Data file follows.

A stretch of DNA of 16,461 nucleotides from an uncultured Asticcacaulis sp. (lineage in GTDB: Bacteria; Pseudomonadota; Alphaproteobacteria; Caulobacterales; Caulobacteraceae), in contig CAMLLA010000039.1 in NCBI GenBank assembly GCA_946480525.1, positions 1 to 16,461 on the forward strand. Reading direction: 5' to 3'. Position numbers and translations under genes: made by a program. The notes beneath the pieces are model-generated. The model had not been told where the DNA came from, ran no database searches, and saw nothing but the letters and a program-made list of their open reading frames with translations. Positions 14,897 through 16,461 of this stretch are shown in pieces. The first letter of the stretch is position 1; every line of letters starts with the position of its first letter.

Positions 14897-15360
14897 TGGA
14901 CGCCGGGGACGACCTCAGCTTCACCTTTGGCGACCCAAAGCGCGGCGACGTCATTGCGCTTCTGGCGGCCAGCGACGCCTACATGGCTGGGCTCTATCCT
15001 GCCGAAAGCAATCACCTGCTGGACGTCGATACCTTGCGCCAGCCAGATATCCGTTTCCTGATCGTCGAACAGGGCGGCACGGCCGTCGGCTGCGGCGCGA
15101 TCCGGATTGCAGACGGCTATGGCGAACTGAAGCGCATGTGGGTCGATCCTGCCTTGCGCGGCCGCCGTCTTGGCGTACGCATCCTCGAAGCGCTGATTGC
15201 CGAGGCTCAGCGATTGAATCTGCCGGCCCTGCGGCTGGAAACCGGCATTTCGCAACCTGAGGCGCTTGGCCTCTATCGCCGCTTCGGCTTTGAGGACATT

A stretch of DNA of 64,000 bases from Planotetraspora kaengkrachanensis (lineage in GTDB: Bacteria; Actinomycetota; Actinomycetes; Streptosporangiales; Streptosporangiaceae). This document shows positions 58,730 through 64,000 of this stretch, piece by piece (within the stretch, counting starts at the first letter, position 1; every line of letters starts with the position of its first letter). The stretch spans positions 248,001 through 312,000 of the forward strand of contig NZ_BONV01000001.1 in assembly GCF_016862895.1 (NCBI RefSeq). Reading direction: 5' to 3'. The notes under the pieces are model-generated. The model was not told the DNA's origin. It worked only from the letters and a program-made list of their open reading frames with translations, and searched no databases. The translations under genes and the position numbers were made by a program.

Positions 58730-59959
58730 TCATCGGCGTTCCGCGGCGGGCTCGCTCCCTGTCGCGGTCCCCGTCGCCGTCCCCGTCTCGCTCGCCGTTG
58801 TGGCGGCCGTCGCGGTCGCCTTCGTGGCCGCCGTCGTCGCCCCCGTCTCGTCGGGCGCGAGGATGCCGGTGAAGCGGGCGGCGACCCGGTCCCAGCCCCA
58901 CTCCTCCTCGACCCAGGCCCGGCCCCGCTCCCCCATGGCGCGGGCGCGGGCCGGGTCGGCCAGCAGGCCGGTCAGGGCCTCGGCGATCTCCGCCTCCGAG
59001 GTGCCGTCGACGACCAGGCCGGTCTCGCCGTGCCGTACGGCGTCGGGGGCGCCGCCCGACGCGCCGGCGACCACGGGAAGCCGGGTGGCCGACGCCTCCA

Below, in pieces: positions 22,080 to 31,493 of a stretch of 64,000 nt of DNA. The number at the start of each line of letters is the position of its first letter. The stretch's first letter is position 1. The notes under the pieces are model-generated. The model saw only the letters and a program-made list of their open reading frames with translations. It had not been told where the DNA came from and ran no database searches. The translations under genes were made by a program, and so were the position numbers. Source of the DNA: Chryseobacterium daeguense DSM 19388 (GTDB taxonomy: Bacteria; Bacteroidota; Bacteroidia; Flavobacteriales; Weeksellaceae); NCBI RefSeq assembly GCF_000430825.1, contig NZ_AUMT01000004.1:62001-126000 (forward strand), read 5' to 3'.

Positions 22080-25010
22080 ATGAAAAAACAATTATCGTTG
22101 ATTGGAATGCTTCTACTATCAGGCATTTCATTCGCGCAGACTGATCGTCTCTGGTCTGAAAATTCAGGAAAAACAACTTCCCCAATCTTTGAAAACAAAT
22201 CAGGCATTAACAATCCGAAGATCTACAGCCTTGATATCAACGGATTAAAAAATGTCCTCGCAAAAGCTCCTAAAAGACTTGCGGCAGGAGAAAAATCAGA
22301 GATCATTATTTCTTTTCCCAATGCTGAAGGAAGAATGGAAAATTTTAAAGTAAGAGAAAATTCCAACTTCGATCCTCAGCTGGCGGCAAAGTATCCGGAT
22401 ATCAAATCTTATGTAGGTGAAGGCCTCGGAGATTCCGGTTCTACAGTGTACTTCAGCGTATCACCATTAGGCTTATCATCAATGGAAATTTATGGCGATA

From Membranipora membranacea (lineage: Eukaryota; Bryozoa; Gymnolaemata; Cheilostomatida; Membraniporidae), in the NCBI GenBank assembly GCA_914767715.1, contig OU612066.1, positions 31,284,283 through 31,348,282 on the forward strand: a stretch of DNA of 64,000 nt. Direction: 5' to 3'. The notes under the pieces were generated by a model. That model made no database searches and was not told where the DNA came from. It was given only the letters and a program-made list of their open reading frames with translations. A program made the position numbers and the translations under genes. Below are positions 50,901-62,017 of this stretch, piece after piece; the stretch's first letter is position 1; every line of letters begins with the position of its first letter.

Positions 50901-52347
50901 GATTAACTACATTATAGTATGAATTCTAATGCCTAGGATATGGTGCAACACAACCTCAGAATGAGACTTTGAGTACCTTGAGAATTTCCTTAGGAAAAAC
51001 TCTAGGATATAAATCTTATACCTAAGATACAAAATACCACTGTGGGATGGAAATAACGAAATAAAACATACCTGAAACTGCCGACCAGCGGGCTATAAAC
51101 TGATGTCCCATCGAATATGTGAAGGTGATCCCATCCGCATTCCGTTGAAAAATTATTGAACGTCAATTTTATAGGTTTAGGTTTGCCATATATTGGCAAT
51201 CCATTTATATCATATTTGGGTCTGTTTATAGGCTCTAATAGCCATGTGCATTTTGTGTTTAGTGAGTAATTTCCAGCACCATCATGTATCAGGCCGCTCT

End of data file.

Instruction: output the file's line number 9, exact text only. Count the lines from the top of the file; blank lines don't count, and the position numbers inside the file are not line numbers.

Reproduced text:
Positions 58730-59959